With a good set of eyes and a familiarity with the websites you visit most redirects are fairly obvious and enough to rouse your suspicions enough to double check the URL; but what if the switch happens after that tab loses focus?  A new phishing technique waits until you switch tabs and reloads one of your background tabs with a nice login page of one of the sites you often log into, courtesy of the CSS history vulnerability.  When you click back to that page it will have a proper title, favicon and quite possibly an URL that matches as well.  Click through the links on Slashdot to learn more about tabnapping and how to defend yourself.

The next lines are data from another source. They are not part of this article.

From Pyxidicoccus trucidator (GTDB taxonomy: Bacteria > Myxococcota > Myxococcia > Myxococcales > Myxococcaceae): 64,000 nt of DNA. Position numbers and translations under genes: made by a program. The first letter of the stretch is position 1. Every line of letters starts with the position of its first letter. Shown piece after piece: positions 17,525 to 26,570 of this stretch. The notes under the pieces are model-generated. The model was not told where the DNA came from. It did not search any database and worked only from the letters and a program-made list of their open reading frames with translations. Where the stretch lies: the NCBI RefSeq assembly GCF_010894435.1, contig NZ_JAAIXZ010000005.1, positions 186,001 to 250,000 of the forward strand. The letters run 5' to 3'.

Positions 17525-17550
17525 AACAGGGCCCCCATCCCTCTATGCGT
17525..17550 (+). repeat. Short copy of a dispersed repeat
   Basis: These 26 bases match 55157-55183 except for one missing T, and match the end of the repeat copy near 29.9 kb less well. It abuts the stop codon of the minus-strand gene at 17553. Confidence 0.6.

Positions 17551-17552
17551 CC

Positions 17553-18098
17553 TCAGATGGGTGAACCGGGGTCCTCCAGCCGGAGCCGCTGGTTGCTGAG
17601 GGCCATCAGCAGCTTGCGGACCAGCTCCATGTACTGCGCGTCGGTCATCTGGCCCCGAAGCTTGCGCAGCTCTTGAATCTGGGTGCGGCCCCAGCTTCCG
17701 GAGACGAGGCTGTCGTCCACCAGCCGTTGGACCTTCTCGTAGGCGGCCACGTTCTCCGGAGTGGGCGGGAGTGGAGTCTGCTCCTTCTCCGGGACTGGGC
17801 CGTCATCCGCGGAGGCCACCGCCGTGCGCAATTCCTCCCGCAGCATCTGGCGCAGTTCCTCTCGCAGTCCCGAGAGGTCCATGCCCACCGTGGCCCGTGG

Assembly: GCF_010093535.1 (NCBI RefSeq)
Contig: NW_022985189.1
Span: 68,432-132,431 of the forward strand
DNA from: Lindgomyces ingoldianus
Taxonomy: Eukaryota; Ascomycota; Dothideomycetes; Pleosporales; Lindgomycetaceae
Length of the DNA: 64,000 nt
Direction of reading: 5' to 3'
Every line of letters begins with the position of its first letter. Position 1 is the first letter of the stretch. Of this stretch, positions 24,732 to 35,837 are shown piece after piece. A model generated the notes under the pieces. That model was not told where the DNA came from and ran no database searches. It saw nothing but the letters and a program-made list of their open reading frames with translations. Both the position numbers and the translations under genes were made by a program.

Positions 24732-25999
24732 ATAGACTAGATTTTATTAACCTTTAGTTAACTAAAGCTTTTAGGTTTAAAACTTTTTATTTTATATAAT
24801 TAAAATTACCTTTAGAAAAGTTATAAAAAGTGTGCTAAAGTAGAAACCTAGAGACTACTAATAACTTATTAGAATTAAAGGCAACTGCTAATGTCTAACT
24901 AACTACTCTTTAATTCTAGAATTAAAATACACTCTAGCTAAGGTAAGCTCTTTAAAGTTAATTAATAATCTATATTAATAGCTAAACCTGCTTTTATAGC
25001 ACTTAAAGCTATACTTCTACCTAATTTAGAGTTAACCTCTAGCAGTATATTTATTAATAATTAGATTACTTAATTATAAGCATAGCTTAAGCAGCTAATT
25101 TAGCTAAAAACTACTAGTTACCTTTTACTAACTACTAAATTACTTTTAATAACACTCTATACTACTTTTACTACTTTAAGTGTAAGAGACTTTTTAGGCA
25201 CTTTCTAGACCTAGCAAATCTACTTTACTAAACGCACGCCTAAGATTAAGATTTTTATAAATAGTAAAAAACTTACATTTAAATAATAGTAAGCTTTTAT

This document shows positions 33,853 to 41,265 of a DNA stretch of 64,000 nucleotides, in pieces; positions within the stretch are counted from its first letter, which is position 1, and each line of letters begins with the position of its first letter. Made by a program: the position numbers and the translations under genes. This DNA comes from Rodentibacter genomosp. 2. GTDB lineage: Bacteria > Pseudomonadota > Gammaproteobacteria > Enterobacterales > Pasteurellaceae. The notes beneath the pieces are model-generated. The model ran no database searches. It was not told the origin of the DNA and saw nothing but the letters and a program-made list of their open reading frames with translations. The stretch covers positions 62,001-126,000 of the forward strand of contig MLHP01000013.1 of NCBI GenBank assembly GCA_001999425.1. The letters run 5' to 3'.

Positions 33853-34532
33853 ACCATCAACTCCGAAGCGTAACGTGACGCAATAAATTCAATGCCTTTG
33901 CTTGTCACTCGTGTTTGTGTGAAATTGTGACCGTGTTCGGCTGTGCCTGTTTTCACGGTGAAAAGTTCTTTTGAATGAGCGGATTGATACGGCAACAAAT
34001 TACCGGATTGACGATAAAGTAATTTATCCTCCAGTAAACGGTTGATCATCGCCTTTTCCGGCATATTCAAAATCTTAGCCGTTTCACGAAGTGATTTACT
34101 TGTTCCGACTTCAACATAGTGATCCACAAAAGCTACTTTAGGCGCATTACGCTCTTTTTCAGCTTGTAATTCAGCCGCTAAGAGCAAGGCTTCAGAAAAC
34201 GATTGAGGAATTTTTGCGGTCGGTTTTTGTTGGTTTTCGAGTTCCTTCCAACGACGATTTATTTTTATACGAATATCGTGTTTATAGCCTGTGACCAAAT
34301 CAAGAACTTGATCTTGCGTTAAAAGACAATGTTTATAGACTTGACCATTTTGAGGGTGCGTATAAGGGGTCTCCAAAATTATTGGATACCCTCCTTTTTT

“User Interface specialist and creative lead on Mozilla’s Firefox browser Aza Raskin has outlined a brand new variant on ‘phishing’ attacks which he has christened ‘tabnapping.’ Traditionally, phishing has relied upon convincing users to click on a link in an email to take them to a fake website such as their bank, credit card issuer or email account. Once the user logs into the fake site, their details are transmitted to the fraudster and the account is immediately compromised. Public awareness of phishing emails is now relatively high and most people know not to click on links in emails appearing to come from such organizations. Tabnapping relies on the user believing that it is impossible for the content of a tab to change while you’re not looking. You may click on a link in Twitter, Facebook, or a ‘sponsored link’ in Google which will load a genuine webpage that delivers the content it promises. If you then click away from that site, leaving it open in a tab whilst viewing another website, the content of the original tab will change to a fake log-in page impersonating one of the websites you visit most often…”

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